S.M. We all have busy schedules and you might not have the chance to have structured training and upskilling programs in your company, but you have the potential to upskill yourself. Intentional learning is a very important and pressing skill that you really need to adopt. That’s basically the practice of using every experience as a learning opportunity and developing your instinctive, everyday approach to upskilling. Make use of every situation, every conversation. You don’t need to lock a specific time. Intentional learning takes two things: a growth mindset – becoming a better version of yourself every day – and a curiosity mindset.
The importance of role modeling
M.E. You’ve got to practice what you preach. You have to demonstrate your own desire and ambition to improve, have a growth mindset, and sign up for lifelong learning. Otherwise you can’t really expect others to do it. Ultimately, what you really want is for people to own their own personal development.
S.M. Upskilling is the only way to win. At Unilever, we created a learning marathon, called “Learn for a cause,” in partnership with UNICEF. We donate to UNICEF on behalf of anyone who completes a 15 course that addresses the top three skills of this function, in order to give a child access to a good quality of education. What could be better than developing yourself and bringing a brighter future to a child who doesn’t have access to quality education? We have seen massive traction within the organization. We also created Unilever TED Talks, where we bring some of the expertise from around the world in Unilever to speak about a topic that is important in the current crisis.
Upskilling in the context of agile transformation
M.E. Organizations’ needs are going to be much more fluid, and therefore we’ve got to be much more accepting of that fluidity. If everyone accepts that agile is coming, it starts with the mission, and the mission can be fulfilled in many different ways. So, you have to be agnostic. People who don’t really, fundamentally accept the need to have a broader set of skills will be worthless in an agile squad. They’ll just be dead weight.
W.M.E. There are many skills that you need to be able to do everything right. If you don’t go deep, you will always skew to what your actual skill set is. If you come from a PR background, you’re always skewed to PR. If you come from a content marketing background, you’re always skewed to an owned kind of distribution.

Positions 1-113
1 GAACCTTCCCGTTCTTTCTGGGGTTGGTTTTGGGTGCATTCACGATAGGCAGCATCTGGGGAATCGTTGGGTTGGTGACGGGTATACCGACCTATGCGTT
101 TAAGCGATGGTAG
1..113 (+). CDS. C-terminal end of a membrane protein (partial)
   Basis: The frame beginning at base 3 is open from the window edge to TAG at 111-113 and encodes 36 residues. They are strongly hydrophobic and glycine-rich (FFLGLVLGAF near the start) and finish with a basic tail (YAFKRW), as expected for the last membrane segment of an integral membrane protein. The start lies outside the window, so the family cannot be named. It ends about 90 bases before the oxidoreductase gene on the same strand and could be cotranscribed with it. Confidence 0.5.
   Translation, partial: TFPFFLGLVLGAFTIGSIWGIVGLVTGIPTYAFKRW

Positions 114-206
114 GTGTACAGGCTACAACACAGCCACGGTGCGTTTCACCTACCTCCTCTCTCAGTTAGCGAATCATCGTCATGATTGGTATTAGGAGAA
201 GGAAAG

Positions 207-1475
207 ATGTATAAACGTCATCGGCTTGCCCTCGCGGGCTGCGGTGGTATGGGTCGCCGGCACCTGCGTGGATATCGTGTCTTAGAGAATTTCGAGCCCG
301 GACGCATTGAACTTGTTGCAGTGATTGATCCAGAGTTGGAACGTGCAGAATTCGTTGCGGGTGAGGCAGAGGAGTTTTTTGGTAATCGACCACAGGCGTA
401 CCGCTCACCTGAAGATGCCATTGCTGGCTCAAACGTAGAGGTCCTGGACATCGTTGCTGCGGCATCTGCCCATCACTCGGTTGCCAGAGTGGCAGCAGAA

S.M. Those who are able to pivot quickly are those who are able to win in uncertainty and in times of crisis. History taught us that an economic impact and inevitable recession are coming our way. As business leaders or marketeers, we need to pick those trends, preempt those trends, and introduce innovations in a much faster manner to meet the market demand.
One piece of advice
S.M. Take charge of your development. You are the only one responsible for bringing out your best version. Gone are the days when the career progression was viewed with the lens of vertical progression. Career progression is about diversifying your experience, upskilling, and exposing yourself. The more you bring richness to your profile, the more you can really progress within your career.
W.M.E. Make yourself as rich as possible. Don’t invest in a linear career path; invest in working with people, industries, and companies that help you grow, and in finding talent to help you grow as well. Don’t expect to always learn from people in your own company, from people above you or peers; acknowledge that you can learn from interns as much as you can learn from the CEO. Just be open and always be curious, learning, and experimenting.
M.E. Many people fall into victim mode around that development and career progression. They might be tied to stuff that doesn’t come and then get a bit disillusioned. There’s a great book called “Man’s Search for Meaning,” by Viktor Frankl; the net of it is that in any circumstance, you choose your attitude. It’s inescapable, it’s inevitable, it’s undeniable. It’s really down to you to choose your attitude around learning, and don’t expect too much from others. It really is your own attitude and your own thinking around your own development that really matters the most.
To learn more, watch the full webinar: